Long Life

Only available on StudyMode
  • Download(s) : 89
  • Published : February 27, 2013
Open Document
Text Preview
WaterAid in Pakistan

Water Quality Testing
Protocol
November, 2010

This protocol and instructions are mandatory for all partner 0rganizations implementing water supply components with WaterAid funding

Table of Contents
1.0
1.0

Background
Background
1.1
1.2

2.0

Country Context
Current Situation/Issues in Pakistan

Policy on Water Quality
Policy
2.1
2.2
2.3

WaterAid’s principles & objectives
WAP Context
Objectives of the Policy

3.0

N ational
National Stakeholders

4.0

R esponsibilities
Responsibilities

5.0

H igh
High Risk Contaminants
5.1
5.2

Microbiological Contaminants
Chemical Contaminants

6.0

Proposed Water Quality Standards
Pr
Proposed

7.0

T esting
Testing Arrangements and Frequency of Testing
7.1
7.2

Arrangements and Resources
Frequency of Testing

8.0

T esting
Testing Methods, Equipment, and Financial Resources

9.0

Documentation, Reporting and Disseminating Test Results
Documentation,

FollowFollow
10.0 Follow -up Actions

1.0

Background

1.1.

Country Context

Pakistan lies in southern Asia, bordering with India in the east, Afghanistan in the west and China in the north. The terrain consists of Indus plain in the east, mountains of Himalaya, Karakuram and Hidukush ranges in the north, hill regions (up to 4700 m) in the north-west and upland Baluchistan plateau in the west. The climate of the country is mostly arid to semi-arid with average rainfall varying from less than 125 mm in Baluchistan to in excess of 1000 mm in Islamabad, but becomes low again in northern mountains.

The Indus, the main river of Pakistan, has its source in the mountains of Karakuram range and flows south-words through the provinces of Punjab and Sindh to Arabian Sea. Sutlej, Ravi, Chenab and Jhelum are the major tributaries of Indus in Punjab. Relatively abundant water and fertile plain have encourages major proportion of the population to settle in the main cities of Karachi, Islamabad, Lahore. However, flooding along the Indus valley is a frequent problem. Agriculture forms major part of national economy. 27% of the land is arable and principal crops include cotton, wheat, rice, sugarcane, and maize. Most of the agriculture development is along the Indus plain. Irrigation is a major aspect of agriculture development, much being from canalfed river water. Tube-well irrigation is also very common in the Indus plain. Fertilizers and pesticides have widely been used in Indus plain. Industries have been developed in many urban centres. Most important of this is the textile industry. Tanneries are also abundant in towns of Kasur, Lahore as well as Karachi.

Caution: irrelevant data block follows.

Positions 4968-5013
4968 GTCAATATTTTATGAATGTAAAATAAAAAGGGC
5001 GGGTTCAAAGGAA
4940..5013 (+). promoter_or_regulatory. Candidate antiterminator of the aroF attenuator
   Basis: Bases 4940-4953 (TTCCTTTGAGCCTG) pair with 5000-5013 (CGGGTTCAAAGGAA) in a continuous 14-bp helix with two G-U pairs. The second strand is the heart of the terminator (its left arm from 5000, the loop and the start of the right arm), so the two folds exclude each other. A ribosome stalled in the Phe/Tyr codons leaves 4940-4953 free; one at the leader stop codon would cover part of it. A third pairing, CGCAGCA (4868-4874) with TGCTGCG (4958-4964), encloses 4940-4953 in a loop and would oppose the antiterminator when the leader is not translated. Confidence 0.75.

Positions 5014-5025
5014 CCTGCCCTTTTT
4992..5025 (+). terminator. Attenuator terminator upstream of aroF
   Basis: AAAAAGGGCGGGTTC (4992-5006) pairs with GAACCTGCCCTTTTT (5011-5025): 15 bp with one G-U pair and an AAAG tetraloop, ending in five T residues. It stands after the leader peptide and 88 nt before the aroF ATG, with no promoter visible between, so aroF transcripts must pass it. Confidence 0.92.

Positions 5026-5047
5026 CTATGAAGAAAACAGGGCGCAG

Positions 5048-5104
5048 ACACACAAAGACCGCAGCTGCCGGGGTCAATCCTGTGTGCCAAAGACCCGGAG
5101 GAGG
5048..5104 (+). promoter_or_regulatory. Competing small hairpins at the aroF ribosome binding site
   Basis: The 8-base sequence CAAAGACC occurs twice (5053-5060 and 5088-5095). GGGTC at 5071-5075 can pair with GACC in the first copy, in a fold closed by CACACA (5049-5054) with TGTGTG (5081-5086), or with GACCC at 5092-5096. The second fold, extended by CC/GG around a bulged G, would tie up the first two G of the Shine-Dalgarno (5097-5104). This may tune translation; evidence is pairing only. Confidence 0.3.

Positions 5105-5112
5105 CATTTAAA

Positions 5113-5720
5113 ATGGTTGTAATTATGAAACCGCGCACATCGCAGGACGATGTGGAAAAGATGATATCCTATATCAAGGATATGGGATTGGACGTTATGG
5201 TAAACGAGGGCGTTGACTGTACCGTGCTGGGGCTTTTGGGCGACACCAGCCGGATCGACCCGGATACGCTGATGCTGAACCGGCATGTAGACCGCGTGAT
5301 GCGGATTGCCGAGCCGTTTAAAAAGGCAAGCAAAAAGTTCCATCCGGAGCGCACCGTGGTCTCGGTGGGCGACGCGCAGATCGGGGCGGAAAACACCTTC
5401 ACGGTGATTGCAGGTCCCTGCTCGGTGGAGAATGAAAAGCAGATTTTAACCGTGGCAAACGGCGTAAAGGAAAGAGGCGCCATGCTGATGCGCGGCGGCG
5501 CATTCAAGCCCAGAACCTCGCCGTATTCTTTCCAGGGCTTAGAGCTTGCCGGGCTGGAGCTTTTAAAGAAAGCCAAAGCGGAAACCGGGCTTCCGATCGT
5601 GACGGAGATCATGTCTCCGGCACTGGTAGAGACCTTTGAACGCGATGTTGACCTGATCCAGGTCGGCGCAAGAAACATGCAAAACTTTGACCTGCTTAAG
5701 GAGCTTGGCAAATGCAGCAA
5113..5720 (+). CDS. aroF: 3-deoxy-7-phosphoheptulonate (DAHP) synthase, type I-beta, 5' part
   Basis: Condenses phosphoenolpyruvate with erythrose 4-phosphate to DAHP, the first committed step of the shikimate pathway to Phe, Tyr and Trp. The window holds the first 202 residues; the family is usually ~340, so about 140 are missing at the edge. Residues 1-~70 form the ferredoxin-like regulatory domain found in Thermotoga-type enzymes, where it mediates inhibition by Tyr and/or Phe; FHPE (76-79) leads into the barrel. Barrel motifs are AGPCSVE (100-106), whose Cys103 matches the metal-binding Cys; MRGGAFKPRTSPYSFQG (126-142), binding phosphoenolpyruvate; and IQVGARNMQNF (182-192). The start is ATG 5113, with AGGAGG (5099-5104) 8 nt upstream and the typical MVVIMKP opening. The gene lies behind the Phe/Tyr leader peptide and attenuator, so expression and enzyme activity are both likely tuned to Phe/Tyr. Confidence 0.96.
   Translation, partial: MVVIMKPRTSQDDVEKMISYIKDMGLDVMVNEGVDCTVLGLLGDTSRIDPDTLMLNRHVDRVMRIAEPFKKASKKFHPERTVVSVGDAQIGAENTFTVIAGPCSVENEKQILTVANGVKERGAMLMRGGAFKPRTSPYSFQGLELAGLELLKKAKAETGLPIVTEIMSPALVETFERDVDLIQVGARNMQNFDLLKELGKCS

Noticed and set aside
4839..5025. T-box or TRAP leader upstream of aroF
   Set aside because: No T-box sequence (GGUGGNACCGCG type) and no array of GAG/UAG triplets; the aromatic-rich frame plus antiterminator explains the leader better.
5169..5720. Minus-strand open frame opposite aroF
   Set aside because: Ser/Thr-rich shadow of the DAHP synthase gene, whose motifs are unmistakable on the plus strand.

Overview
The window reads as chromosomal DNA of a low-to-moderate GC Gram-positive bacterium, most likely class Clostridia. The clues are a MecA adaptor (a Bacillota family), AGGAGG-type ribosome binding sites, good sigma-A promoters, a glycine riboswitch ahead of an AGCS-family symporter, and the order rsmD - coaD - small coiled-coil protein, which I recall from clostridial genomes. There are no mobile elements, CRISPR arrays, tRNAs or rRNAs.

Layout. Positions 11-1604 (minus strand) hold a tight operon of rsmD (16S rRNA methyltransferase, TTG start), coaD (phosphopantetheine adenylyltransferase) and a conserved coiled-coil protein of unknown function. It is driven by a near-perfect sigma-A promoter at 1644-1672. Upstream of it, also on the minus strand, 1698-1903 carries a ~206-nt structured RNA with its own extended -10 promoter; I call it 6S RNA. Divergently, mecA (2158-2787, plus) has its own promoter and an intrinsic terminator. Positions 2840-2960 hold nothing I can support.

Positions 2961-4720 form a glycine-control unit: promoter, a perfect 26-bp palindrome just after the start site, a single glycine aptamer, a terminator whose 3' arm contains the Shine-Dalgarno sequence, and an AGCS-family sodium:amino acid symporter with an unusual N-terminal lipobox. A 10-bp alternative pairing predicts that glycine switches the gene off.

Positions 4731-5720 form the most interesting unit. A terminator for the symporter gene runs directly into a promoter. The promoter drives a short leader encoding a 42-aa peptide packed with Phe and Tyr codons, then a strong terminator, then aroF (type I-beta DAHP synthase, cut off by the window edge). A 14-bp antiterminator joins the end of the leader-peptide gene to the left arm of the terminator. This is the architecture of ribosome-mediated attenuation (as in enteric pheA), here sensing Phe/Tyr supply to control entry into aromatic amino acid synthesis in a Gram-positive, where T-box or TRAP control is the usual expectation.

The geology of Pakistan is dominated by young (quaternary) sediments which outcrop over large parts of the Indus plain and Baluchistan basins and are often 100 meters thick. The Indus sediments are mainly alluvial and deltaic deposits, consisting mainly of fine-medium sand, silt and clay.

Figure: Map of Pakistan

1 .2.
1.2.

Current Situation/Issues in Pakistan

Water Availability
Water
Although Pakistan has adequate ground and surface water resources but rapid population growth, urbanization and un-planned water consumption is affecting both quantity as well as quality of water. This depletion of water resources and deteriorating water quality has resulted in increased waterborne diseases. Per capita availability of water which was 5000 cubic meter in 1951 has decreased to 1000 cubic meters and will further decrease to 660 by year 2025. Amongst the provinces, Punjab has the best rural water supply system where only 7% of the population has to depends on dug wells & river. In Sindh 24% of the rural population uses water from un-protected sources while the ratio of the rural population using dug wells and surface water in NWFP and Baluchistan is 46% & 72% respectively. Water Quality

A national water quality study carried out in 2001 by Pakistan Council for Research in...
tracking img